Andrea Danti/Shutterstock.com

Earthquakes! Buildings knocked over! Wrangler jeans spontaneously combusting! What will (not) happen in your city?

At 4:59 EDT today, the speeding Asteroid 1998 QE2 will make its closest approach to earth. Astronomers the planet over are craning their necks to get a look at this thing, because it's a real brute – most asteroids are less than a kilometer wide, but QE2 measures 2.7 kilometers (1.7 miles). That makes it "one of the big ones," according to NASA, that would "cause global catastrophe" if it smashed into Earth.

Look, the space agency's even made a fun diagram to illustrate its unusually corpulent body, which stretches on for more than the length of nine cruise ships. Not pictured is its moon (a small percentage of asteroids have one or more moons):

NASA

And here's a radar image of it approaching Earth:

NASA/JPL-Caltech/GSSR

But – Spoiler Alert – this guy will not be obliterating civilizations today. At its nearest, it will still be about 3.6 million miles away, or 15 times the distance from us to the moon. That means we're free to go about our Friday business, which, if you happen to work in the media, can mean making nail-biting "What if?" stories about the whopping death and destruction a big asteroid strike would cause.

Please welcome back our friend, Impact Calculator from the NASA funded site Killer Asteroids. Last we met, the grim prognosticator was ginning up all kinds of fiery mayhem that could've resulted from (but not really) February's close pass with Asteroid 2012 DA14. Plotting ground-rippling megathumps from today's space boulder is even more fun because of the extreme wreckage it would cause. As the calculator optimistically notes: "Impacts like this occur every two million years or so. The damage would cover a medium-sized state, but it still wouldn't lead to global extinctions."

Here are a few scenarios depicting an asteroid strike's rings of woe. Remember, blue is "first-degree burns," green is "clothing ignites,"  pale yellow is "steel buildings knocked over" and egg-yolk yellow is "7.0 earthquake." Here's New York City:

Los Angeles:

Denver, Colorado:

London:

Tokyo:

Sydney:

Istanbul:

While you won't see the asteroid barreling down on you out of the bright blue skies today, you will be able to spot it during the first week of June when it turns a bright side toward Earth. Just get a telescope and look in these locations marked by NASA:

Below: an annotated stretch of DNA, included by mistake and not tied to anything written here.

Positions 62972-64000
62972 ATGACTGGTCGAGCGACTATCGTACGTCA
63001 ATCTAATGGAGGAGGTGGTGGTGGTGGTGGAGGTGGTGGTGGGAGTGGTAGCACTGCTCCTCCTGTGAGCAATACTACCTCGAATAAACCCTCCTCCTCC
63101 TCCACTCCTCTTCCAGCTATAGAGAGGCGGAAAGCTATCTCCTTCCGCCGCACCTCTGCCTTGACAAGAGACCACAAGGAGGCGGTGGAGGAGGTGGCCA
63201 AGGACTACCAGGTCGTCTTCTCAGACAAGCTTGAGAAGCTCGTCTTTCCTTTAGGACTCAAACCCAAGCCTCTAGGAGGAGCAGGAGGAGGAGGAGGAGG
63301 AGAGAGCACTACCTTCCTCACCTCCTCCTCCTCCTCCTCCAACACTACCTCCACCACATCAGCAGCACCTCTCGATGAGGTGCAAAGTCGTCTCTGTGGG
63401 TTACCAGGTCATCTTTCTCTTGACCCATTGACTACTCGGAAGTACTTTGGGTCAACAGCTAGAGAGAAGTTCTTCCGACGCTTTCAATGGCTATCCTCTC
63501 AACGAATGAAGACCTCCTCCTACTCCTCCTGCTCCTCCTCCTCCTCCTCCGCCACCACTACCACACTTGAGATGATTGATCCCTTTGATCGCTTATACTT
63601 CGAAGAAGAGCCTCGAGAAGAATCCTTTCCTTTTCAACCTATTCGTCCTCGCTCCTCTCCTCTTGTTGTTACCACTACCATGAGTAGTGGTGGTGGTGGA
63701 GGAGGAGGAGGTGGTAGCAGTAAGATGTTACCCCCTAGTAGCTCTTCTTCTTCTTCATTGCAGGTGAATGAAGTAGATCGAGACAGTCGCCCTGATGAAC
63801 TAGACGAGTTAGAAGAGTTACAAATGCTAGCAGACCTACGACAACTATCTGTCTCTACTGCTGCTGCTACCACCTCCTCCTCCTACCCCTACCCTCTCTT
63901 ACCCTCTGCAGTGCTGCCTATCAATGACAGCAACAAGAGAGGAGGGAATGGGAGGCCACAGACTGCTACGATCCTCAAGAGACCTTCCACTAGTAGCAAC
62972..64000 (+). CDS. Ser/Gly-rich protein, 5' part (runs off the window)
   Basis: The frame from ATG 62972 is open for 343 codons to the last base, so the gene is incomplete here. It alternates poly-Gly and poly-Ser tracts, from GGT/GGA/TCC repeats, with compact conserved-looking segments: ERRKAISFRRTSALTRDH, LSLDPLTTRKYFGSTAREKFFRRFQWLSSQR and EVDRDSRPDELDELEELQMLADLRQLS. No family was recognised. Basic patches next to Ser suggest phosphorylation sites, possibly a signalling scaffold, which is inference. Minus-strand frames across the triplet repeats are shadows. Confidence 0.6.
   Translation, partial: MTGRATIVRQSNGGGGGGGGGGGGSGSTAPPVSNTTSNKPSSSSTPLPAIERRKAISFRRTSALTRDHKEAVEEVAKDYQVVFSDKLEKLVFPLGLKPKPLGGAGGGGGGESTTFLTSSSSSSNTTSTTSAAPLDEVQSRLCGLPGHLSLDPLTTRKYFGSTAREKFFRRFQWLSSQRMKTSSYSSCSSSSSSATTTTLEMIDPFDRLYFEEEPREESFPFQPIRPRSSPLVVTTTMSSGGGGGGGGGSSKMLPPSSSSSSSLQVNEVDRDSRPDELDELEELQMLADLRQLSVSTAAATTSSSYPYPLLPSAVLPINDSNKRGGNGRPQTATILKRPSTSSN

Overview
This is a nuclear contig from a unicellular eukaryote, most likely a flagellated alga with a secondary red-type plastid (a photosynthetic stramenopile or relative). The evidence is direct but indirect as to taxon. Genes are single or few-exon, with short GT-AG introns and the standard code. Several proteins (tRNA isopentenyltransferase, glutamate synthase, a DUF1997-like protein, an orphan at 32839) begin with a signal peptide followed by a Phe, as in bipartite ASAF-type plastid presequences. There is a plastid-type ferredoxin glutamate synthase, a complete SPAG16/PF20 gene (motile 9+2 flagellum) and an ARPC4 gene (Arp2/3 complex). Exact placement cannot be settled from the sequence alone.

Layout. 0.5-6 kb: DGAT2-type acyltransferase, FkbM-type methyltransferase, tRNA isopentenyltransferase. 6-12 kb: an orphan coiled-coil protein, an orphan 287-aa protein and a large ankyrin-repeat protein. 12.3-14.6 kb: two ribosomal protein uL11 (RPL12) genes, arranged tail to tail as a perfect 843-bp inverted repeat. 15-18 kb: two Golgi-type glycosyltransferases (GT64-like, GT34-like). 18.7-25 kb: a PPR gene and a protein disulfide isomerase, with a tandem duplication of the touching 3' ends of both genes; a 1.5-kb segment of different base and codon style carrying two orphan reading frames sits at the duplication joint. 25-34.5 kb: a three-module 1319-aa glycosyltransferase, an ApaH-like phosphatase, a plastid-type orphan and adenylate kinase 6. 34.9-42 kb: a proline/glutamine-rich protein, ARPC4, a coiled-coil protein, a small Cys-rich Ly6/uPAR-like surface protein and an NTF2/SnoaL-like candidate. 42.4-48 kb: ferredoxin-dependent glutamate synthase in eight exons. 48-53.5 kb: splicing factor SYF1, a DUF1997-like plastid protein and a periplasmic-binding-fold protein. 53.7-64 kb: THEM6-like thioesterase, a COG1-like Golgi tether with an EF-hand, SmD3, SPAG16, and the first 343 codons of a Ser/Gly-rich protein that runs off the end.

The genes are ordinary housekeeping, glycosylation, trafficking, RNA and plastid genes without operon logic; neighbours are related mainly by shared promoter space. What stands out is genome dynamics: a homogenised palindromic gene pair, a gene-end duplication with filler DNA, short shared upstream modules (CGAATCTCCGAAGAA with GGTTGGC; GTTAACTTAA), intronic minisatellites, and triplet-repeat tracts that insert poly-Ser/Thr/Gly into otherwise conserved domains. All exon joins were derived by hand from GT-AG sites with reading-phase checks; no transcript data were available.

Top image: Andrea Danti / Shutterstock.com

About the Author

Most Popular

  1. Transportation

    A Horrifying Glimpse Into Your Dystopian Future Transit Commute

    A comic artist’s take on what the future of transportation might really feel like.

  2. A cyclist rides on the bike lane in the Mid Market neighborhood during Bike to Work Day in San Francisco,
    Perspective

    Why Asking for Bike Lanes Isn't Smart

    In the 1930s big auto dreamed up freeways and demanded massive car infrastructure. Micromobility needs its own Futurama—one where cars are marginalized.

  3. A photo of a police officer in El Paso, Texas.
    Equity

    What New Research Says About Race and Police Shootings

    Two new studies have revived the long-running debate over how police respond to white criminal suspects versus African Americans.

  4. Uber Eats worker
    Life

    The Millennial Urban Lifestyle Is About to Get More Expensive

    As WeWork crashes and Uber bleeds cash, the consumer-tech gold rush may be coming to an end.

  5. Two men look over city plans at a desk in an office.
    Equity

    The Doomed 1970s Plan to Desegregate New York’s Suburbs

    Ed Logue was a powerful agent of urban renewal in New Haven, Boston, and New York City. But his plan to build low-income housing in suburbia came to nought.

×